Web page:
You know, I’m sure it’s prohibited by the Geneva Conventions or something, but I feel strongly that anybody involved in the design of modern liturgical space should be strapped in a chair Clockwork Orange style and forced to watch the original production of Carrie The Musical at least once a week. That way, they’ll never forget that narrative and setting must work together to deliver a cohesive message, and the rest of us might be spared any more of the butt ugly modernist church buildings that have littered the landscape ever since Frank Lloyd Wright first vomited forth the Unity Temple back in 1905.
Now, just in case there’s any Wright fans out there, I’m not bombing on his entire output, just his so called “temple of man”. It purposely misses the entire point of a church building. In his book Architecture in Communion, theologian and architect Dr. Steven J. Schloeder explains that “In addition to the purely utilitarian requirements that serve the need of a congregation, the church building also has an iconic function. The church, as a building type, has a unique relationship to other building types in the urban fabric, for it is ‘a sign and symbol of heavenly things’; it stands ‘as a special sign of the pilgrim Church on earth and reflects the Church dwelling in heaven’.The church essentially represents and creates a break in the urban fabric of profane and nonreligious life. It is a sacred zone, a temenos, a precinct where the Divine Presence is manifested. It is an interruption not only in space but also in time: the church building and the Eucharistic Presence unite the temporal with the eternal, the material to the spiritual, and the immanent with the transcendent. Therefore the building itself serves as a sign of the eternal: it is an icon of the Divine Presence in the banal cityscape.”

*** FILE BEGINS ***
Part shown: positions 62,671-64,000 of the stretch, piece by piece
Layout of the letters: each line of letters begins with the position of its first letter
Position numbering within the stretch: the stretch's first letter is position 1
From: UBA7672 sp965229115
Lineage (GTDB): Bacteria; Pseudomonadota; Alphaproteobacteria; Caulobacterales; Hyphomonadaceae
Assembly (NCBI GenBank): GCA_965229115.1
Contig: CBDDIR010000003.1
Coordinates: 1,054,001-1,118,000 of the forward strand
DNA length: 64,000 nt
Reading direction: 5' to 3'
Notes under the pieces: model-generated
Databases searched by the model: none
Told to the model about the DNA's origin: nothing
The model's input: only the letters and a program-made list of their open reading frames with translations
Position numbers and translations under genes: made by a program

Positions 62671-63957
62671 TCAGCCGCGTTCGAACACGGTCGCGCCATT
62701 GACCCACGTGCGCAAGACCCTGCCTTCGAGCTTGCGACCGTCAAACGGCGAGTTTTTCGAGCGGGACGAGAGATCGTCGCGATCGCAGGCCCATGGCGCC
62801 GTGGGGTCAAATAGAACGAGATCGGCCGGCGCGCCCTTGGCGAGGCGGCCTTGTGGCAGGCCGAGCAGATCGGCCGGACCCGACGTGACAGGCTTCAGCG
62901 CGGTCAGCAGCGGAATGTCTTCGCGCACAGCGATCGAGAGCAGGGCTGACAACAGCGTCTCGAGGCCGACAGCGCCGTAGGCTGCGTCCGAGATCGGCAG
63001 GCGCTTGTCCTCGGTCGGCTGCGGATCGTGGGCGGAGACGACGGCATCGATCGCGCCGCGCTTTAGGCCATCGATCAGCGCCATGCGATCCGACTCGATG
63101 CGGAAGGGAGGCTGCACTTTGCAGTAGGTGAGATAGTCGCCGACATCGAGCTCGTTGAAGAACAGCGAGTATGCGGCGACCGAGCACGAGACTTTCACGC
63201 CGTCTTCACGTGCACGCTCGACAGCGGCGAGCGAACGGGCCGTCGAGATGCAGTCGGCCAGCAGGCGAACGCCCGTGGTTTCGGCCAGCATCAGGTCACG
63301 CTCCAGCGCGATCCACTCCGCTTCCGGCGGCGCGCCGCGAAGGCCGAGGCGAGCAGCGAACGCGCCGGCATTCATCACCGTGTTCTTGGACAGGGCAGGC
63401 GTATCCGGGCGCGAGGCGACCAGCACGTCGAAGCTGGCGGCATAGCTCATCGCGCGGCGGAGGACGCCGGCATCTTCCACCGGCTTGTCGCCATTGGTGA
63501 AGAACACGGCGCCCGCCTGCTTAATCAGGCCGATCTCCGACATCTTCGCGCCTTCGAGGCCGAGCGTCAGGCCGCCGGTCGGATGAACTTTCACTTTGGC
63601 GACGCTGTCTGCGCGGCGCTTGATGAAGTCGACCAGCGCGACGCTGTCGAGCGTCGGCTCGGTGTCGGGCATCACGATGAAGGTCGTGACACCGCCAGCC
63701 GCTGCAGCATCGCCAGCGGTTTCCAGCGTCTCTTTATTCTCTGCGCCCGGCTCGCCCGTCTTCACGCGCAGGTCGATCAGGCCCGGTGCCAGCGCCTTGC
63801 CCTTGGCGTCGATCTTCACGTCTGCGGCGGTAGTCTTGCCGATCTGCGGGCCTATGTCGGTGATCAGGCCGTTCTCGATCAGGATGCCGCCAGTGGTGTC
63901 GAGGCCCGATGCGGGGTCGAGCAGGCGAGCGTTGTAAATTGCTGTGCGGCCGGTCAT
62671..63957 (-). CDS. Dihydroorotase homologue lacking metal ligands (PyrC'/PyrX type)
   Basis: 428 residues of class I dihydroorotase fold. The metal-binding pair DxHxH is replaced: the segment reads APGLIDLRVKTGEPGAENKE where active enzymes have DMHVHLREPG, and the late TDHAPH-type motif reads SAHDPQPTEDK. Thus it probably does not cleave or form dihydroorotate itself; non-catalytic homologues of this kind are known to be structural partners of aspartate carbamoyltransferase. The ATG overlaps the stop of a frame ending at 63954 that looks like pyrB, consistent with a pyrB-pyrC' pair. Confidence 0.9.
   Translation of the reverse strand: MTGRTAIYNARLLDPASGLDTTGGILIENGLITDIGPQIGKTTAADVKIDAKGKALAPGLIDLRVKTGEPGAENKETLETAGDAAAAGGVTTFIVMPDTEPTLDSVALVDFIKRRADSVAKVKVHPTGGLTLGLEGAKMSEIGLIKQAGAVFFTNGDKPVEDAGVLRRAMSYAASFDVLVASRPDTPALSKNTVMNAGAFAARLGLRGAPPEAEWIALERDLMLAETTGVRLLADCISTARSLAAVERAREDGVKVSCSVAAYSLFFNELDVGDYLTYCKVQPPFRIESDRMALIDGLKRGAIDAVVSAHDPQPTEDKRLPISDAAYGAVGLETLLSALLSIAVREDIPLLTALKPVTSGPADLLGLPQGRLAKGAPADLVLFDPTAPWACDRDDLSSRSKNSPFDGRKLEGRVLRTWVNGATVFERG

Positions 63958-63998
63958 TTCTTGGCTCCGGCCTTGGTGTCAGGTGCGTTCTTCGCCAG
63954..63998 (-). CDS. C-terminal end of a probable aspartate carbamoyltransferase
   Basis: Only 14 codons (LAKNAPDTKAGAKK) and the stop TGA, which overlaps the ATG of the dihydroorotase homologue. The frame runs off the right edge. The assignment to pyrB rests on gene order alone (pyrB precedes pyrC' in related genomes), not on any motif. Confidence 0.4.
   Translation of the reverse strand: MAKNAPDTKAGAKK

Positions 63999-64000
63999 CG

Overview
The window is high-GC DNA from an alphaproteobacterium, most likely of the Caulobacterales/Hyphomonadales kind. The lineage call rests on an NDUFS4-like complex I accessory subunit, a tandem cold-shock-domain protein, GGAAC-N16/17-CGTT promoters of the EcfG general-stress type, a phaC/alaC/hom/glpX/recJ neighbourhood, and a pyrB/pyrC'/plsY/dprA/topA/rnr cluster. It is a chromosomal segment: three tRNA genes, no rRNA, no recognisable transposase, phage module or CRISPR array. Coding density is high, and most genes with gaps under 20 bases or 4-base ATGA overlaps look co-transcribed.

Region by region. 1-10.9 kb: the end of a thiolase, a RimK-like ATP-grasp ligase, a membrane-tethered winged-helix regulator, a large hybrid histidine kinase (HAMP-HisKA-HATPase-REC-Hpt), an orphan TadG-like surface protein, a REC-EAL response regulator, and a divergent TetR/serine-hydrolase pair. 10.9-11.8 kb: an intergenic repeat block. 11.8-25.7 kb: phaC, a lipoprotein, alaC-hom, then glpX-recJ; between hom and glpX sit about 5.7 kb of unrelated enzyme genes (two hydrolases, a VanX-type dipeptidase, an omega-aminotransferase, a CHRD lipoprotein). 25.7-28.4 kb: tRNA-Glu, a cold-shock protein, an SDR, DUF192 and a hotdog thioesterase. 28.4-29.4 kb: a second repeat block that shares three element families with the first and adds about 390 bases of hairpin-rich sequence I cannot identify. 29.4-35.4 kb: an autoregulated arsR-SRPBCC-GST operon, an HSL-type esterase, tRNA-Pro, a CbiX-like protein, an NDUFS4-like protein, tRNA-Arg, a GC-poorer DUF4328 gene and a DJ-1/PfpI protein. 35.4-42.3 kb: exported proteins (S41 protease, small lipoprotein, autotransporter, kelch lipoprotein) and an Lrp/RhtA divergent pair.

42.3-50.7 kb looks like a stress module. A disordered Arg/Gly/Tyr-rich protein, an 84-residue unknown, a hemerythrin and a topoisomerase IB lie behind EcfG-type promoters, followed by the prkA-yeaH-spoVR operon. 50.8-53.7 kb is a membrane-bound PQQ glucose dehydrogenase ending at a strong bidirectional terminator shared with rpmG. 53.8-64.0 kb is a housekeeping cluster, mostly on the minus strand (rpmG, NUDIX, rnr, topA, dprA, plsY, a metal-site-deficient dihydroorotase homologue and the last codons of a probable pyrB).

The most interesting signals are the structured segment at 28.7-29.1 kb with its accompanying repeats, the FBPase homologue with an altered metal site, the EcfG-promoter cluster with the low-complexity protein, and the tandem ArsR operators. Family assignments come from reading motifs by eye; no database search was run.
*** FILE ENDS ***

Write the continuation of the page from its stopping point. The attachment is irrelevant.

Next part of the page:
Wright’s Unitarian worship space miraculously ignores all of that. Instead, it almost epitomizes what architect Moyra Doorly describes as a Relativist space. In her book No Place For God: The Denial of the Transcendent in Modern Church Architecture, she notes that “the architecture of Relativist space, like the universal model it embodies, is homogenous, directionless and value-free. A Relativist church building downplays or even denies the concept of sacred space, rejects linear forms, and is designed so that every part of it appears to be of equal importance. Outside it will resemble the local library or sports stadium, thereby proclaiming 'nothing special here'.” (Can you imagine someone actually building such a place? Never happen, right?)
Obviously not every church building can be a Gothic cathedral, nor necessarily should it. But as the Catechism reminds us, “the celebration of Sunday observes the moral commandment inscribed by nature in the human heart to render to God an outward, visible, public, and regular worship "as a sign of his universal beneficence to all." And that being the case, the space we worship in should reflect and accentuate that message, not contradict it. Anybody who doesn’t think so, feel free to stop by. I’ve got about an hour and a half more of Carrie The Musical I’d like to show you.